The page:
The United States has said it will increase the tariff rate imposed on aircraft from Brussels to 15 percent from 10 percent on March 18. It comes as part of a long-running dispute over what Washington deems to be illegal subsidies handed to Airbus in order to help it outcompete American plane maker Boeing. In a statement, the US Trade Representative said it is also leaving duties on other European products, such as Scotch Whisky and French wine, at 25 percent.
Airbus has warned the decision to increase tariffs by Washington “further escalates trade tensions between the US and the EU”.
In a statement, the firm branded the decision “deeply” regrettable, adding it creates “more instability for US airlines that are already suffering from a shortage of aircraft.
“Airbus deeply regrets USTR’s decision to increase tariffs on aircraft imported from the EU as well as the decision to maintain tariffs on goods from other sectors.”
It added the latest move “ignores the many submissions made by US airlines, highlighting the fact that they – and the US flying public – will ultimately have to pay these tariffs”.
The European Commission has begged Washington to come to a “negotiated solution”.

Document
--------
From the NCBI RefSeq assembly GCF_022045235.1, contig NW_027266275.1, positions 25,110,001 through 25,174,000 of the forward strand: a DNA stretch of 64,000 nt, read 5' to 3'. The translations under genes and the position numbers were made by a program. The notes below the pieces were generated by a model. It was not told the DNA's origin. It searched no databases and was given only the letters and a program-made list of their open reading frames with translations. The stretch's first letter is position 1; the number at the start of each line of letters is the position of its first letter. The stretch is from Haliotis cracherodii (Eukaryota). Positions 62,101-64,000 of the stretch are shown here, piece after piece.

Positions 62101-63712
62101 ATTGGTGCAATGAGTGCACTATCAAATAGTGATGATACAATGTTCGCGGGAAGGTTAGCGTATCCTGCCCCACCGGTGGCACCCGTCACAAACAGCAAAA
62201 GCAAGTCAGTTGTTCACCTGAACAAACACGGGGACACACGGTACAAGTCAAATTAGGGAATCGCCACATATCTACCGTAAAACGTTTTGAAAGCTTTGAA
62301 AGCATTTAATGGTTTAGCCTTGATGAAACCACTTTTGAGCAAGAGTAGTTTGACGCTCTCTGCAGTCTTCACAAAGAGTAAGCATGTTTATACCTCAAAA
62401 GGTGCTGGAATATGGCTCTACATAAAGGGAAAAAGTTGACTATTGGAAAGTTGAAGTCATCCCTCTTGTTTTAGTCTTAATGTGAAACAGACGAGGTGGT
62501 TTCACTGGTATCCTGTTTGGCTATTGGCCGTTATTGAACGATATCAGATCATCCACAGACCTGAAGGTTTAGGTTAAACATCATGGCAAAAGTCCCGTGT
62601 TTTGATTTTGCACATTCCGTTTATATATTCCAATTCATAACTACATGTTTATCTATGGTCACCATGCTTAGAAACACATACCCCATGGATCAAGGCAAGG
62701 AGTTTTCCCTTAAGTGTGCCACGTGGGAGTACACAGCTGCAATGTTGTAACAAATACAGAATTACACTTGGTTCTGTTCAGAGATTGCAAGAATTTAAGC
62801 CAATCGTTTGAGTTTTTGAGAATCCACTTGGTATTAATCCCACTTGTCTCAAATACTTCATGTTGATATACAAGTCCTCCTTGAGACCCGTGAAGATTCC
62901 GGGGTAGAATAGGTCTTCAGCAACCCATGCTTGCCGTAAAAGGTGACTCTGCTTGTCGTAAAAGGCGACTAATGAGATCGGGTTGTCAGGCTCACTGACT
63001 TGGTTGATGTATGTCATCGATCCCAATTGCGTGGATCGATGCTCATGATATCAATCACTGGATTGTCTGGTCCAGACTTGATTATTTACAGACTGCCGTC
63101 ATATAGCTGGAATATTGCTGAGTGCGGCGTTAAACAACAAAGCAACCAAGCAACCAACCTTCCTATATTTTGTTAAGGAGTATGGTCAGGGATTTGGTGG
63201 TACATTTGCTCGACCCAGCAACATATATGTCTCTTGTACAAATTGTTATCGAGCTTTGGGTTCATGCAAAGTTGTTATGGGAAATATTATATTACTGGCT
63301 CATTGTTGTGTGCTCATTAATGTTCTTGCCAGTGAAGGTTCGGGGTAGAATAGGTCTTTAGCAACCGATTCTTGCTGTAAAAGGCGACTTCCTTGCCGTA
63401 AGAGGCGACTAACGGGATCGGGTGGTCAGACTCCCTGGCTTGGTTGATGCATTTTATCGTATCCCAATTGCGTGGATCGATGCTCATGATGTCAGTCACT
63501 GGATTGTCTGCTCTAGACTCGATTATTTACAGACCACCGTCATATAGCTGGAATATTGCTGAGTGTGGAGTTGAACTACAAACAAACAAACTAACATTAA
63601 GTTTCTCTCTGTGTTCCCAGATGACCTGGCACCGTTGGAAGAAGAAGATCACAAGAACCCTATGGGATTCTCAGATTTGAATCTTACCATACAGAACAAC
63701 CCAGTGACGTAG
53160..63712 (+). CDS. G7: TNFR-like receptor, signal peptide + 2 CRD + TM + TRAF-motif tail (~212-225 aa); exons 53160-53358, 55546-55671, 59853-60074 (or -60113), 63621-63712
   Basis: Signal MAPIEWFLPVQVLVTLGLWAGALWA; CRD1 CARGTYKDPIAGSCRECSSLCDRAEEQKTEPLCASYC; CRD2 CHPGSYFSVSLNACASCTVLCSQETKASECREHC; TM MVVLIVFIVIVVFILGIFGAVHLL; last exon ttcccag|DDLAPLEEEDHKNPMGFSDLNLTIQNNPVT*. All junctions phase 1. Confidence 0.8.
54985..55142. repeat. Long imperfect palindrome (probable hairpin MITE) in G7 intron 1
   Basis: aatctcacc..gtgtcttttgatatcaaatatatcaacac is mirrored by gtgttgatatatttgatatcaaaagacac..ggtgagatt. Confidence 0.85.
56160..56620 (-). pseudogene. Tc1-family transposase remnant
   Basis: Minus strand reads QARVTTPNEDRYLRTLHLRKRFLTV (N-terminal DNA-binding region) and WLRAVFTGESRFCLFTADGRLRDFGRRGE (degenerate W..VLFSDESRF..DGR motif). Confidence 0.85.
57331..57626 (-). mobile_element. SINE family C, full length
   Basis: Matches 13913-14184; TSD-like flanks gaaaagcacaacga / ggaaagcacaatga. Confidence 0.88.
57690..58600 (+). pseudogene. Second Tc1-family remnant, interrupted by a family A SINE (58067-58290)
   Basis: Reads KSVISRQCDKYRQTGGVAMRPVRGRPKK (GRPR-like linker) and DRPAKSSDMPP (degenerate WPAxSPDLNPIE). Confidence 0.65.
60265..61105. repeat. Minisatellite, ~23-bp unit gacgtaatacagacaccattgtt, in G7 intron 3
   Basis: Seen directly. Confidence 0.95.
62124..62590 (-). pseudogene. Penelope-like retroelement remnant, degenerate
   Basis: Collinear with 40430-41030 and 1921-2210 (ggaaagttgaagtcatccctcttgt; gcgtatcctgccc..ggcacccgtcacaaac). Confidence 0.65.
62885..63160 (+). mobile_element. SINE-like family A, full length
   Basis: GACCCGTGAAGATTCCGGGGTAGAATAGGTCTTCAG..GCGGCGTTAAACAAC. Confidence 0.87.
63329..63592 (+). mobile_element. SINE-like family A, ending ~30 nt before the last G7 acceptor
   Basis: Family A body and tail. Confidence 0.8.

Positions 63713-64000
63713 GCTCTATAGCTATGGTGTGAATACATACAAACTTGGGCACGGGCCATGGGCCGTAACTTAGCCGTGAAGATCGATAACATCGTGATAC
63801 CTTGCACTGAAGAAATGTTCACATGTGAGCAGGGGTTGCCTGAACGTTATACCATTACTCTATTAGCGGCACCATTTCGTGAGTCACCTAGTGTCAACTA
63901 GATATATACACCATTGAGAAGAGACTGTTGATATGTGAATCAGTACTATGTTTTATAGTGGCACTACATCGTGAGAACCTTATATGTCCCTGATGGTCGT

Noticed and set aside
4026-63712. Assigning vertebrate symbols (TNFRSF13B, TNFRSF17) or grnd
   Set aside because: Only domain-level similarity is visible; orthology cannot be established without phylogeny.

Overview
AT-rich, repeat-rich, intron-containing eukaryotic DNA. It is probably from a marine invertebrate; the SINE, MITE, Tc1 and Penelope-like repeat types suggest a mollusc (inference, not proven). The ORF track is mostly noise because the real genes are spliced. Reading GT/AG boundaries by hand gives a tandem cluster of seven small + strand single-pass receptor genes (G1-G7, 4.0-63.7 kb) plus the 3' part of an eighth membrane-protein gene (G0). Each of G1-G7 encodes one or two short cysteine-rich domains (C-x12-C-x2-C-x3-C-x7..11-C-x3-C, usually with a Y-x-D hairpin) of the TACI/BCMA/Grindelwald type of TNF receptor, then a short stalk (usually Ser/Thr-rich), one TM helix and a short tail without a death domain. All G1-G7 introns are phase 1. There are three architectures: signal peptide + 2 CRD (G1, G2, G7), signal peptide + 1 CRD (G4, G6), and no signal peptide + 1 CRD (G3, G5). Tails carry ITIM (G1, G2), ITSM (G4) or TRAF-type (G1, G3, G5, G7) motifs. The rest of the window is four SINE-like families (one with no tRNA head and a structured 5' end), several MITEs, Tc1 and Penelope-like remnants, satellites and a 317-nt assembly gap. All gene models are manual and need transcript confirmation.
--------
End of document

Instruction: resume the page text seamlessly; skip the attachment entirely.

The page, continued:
The Brussels-based executive said: ‘In our view the focus now should be on finding a negotiated solution to the aircraft disputes on the basis of the concrete EU proposals for existing subsidies and future disciplines in this sector.”
Germany’s finance ministry added: “Our basic position is clear: we reject any unilateral increase in customs taxes.
“Customs taxes are ultimately harmful to everyone, including the USA.”
Last month Ursula von der Leyen, the Commission’s president, pledged to strike a deal with Washington within weeks after meeting President Trump.
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The bloc has been at loggerheads with the US for 15 years, when the country filed a dispute against the EU’s subsidies for Airbus.
The EU filed a counter-complaint shortly after, with the WTO later ruling that both the US and EU were both guilty.
Last October the WTO said the US could legally impose tariffs on £5.7 billion of European products in retaliation for illegal government subsidies to Airbus.
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Chad Bown, a senior fellow at the Peterson Institute, said: “The Trump administration’s threat of a tariff ‘carousel’ — shifting even one new product onto a list hit with new import taxes — generates even more of the uncertainty that haunts American business and workers.
“Even though there were few changes today, little was resolved, and the administration has made sure that much of that uncertainty will remain.”
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